This article is only available in the PDF format. Download the PDF to view the article, as well as its associated figures and tables.
To the Editor:—
In the paper, " 'Constitutional' Allergic Reactions and Their Prevention," in The Journal, Oct. 31, page 1172, the author lists intradermal skin testing as one of the major causes of constitutional reactions. My experience in testing many children, in the last 20 years, in the Allergy Clinic of the Children's Hospital of Michigan and in private practice, is that constitutional reactions are extremely rare if preliminary screening tests are done by the scratch method.The author states, "It is fallacious to assume that preliminary scratch tests are a safeguard against constitutional reactions, which occur in spite of negative results of scratch tests, especially if the testing material employed by the scratch tests has lost its potency because it has been on hand too long." Experienced allergists do not make preliminary scratch tests with deteriorated materials. One must take exception to another statement in the paper, that infants and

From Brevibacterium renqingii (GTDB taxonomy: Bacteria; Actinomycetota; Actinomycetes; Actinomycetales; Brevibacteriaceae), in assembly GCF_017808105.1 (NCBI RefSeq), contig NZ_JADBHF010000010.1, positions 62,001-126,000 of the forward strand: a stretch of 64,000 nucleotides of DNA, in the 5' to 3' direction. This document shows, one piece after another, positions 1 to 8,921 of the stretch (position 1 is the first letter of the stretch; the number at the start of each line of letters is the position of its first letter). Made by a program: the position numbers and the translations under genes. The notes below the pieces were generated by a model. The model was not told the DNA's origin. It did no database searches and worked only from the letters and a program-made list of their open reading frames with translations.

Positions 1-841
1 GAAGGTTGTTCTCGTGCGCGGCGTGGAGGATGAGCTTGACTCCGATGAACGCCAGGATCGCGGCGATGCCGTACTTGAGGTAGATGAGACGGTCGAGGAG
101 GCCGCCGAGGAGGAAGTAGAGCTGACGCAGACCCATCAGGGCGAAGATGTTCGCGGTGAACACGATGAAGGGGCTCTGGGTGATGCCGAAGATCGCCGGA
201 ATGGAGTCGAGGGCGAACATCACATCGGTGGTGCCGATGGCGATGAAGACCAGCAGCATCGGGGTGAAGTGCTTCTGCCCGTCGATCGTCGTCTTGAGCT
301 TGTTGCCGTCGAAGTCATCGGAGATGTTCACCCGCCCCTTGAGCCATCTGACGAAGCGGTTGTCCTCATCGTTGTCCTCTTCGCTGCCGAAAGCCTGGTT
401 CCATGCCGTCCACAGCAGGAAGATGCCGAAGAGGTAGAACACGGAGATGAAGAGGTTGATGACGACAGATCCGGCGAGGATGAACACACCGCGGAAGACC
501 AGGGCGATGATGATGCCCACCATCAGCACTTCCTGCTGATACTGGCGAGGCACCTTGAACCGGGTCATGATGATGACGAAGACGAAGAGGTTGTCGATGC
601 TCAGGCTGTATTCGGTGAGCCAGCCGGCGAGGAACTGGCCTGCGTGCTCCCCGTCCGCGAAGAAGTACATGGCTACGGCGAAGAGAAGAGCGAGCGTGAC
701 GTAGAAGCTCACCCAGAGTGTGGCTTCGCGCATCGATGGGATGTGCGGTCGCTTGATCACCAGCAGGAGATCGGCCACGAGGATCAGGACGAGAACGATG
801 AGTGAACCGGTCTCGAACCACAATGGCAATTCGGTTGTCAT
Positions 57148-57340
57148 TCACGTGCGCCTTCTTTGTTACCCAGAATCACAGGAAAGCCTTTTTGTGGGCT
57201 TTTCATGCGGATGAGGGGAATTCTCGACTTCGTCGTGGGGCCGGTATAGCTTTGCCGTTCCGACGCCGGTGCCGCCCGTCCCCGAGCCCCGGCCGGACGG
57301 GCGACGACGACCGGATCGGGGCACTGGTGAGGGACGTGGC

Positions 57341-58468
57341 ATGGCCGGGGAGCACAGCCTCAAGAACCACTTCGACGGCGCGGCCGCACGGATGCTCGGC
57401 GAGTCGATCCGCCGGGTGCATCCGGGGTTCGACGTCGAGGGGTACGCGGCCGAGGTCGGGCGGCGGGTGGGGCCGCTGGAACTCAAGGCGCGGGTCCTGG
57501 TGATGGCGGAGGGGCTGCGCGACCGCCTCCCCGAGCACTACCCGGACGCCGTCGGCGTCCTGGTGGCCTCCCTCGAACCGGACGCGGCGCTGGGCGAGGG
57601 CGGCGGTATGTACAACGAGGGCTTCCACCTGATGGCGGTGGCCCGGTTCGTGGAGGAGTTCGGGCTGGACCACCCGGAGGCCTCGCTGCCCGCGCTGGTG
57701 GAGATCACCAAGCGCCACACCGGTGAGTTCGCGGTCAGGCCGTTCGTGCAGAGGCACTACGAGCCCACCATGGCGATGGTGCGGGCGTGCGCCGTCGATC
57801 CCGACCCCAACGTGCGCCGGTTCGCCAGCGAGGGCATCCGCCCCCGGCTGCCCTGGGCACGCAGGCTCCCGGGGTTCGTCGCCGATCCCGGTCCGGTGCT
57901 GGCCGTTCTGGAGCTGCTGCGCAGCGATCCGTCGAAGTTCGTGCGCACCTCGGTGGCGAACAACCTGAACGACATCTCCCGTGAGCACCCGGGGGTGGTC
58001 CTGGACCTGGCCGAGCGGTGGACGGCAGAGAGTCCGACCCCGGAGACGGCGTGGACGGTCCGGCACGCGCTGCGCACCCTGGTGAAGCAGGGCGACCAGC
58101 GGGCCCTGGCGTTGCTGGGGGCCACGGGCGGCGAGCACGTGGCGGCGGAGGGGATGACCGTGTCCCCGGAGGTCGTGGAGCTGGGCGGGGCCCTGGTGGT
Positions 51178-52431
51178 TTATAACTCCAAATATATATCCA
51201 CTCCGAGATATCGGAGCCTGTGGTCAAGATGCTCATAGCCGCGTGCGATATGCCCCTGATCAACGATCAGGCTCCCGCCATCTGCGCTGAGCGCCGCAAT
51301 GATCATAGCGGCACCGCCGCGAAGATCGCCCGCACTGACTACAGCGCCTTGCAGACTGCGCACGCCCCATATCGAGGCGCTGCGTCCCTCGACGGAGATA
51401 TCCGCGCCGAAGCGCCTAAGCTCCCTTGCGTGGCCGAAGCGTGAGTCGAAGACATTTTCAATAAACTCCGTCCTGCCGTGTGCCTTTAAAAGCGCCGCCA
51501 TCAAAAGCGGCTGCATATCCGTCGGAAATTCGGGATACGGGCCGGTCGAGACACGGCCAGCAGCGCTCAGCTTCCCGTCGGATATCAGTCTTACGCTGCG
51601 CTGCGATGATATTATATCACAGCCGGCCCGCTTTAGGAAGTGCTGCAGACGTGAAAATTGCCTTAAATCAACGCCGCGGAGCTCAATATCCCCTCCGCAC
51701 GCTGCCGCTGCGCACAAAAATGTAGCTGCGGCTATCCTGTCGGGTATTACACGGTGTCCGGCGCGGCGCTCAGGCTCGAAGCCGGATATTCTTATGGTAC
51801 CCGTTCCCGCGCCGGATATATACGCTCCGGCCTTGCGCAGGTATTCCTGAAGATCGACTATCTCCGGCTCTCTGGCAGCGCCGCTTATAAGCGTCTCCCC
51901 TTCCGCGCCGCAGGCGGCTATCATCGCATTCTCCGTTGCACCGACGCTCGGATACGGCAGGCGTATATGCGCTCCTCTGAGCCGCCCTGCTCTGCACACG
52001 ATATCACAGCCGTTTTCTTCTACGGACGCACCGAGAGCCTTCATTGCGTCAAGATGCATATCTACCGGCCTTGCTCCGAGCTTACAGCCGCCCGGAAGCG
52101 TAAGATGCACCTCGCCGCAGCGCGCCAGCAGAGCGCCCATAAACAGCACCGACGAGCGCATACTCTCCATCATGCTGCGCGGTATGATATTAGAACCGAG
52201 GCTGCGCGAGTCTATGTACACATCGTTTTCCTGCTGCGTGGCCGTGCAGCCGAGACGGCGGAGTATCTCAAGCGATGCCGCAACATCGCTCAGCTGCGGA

Levin SJ. ALLERGIC REACTIONS. JAMA. 1960;172(5):479. doi:10.1001/jama.1960.03020050071028
Customize your JAMA Network experience by selecting one or more topics from the list below.